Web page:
Black Guerrilla Family gang members dodge lengthy prison sentences

Two years after authorities stood in an East Baltimore park and said they had launched a massive strike to “cut out the heart” of the violent Black Guerrilla Family gang, they have little to show for it. Thirteen of the 48 defendants charged in November 2013 went free, with a jury finding the reputed leader of the gang, Gerald Johnson, not guilty of all charges.

Of those convicted, only three received a sentence of more than five years. Most of the defendants were charged with conspiracy to commit first-degree murder.

David Hunter received the stiffest sentence, getting two life terms plus 40 years following two trials. Two other men, Wesley Brown and Montell Harvey, received sentences of 10 and eight years, respectively. The average sentence for those convicted and sentenced besides Hunter: two-and-a-half years.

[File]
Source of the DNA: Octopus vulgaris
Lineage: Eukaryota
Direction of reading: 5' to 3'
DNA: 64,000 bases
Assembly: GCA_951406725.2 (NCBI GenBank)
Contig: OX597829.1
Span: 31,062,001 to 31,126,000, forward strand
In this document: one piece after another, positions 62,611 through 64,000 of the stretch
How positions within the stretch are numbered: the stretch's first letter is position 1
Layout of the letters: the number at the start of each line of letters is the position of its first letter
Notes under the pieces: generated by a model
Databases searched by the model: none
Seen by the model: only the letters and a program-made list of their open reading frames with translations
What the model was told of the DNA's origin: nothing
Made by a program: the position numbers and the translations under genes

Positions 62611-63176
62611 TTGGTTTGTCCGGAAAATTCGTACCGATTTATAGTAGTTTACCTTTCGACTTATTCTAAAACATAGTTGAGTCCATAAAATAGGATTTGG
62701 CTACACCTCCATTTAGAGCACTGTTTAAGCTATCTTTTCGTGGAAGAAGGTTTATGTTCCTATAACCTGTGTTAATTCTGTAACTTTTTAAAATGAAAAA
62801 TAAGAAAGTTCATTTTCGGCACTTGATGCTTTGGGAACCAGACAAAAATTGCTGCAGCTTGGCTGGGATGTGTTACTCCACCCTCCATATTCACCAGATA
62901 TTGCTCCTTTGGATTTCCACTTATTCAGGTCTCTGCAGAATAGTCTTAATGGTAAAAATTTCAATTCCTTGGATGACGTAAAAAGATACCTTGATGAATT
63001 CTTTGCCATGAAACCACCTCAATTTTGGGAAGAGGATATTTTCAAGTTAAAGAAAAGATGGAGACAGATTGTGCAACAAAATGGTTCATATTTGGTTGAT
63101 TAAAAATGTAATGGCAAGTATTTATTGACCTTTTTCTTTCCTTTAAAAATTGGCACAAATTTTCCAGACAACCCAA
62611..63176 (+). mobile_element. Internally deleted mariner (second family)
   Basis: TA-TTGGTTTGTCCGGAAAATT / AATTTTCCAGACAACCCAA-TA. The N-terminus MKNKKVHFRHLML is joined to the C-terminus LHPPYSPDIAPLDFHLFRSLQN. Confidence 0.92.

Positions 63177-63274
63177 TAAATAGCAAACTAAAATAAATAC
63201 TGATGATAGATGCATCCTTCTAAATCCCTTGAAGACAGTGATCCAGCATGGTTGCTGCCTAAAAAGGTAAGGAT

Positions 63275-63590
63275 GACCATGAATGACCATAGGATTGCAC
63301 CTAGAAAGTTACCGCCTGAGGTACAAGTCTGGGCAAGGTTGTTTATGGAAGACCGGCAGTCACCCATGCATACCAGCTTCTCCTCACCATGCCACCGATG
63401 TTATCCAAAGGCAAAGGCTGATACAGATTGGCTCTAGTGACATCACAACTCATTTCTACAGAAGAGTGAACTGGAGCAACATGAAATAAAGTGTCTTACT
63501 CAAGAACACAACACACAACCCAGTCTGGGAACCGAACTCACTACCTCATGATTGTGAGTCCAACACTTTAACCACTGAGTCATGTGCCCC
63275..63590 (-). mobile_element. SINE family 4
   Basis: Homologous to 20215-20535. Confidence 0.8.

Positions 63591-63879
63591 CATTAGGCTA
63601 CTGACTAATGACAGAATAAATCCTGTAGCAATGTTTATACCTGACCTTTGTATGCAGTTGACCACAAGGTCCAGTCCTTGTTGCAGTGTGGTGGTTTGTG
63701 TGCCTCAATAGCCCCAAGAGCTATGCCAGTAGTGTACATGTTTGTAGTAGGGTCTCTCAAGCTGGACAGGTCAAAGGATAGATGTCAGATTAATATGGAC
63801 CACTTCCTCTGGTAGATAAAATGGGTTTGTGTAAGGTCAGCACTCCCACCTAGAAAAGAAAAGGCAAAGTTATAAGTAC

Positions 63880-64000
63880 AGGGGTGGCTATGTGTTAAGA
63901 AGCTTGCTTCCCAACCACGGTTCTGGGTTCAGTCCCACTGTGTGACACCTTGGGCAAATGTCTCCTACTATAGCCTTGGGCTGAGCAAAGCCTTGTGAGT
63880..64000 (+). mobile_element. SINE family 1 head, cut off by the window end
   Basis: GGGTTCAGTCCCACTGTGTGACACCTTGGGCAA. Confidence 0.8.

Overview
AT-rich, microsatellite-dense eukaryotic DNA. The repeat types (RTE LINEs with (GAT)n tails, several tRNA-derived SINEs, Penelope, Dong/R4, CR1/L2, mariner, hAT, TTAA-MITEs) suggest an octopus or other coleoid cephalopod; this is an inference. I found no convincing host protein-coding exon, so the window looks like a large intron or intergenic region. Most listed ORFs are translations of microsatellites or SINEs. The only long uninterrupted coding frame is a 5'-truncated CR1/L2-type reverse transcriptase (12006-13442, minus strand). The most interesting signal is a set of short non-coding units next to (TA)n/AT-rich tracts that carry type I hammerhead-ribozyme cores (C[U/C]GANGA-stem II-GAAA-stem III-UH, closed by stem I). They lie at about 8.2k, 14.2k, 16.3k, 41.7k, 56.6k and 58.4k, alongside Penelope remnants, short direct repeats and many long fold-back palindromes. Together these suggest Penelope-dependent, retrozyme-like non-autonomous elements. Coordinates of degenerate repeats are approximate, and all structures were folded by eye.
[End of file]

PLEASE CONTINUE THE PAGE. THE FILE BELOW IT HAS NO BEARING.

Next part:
Prosecutors have noted that several of those who pleaded guilty to the charge of being a gang member agreed to onerous probation terms, requiring them to stay away from other members or face prison time. (Baltimore Sun, Nov. 4, 2015)

Two years ago, Vignarajah was head of the Major Investigations Unit of the Baltimore State’s Attorney’s office. He worked for Gregg Bernstein at the time. Police and prosecutors were preparing one of their biggest gangbuster cases in memory — a full-scale attack on the violent Black Guerrilla Family on the east side of the city.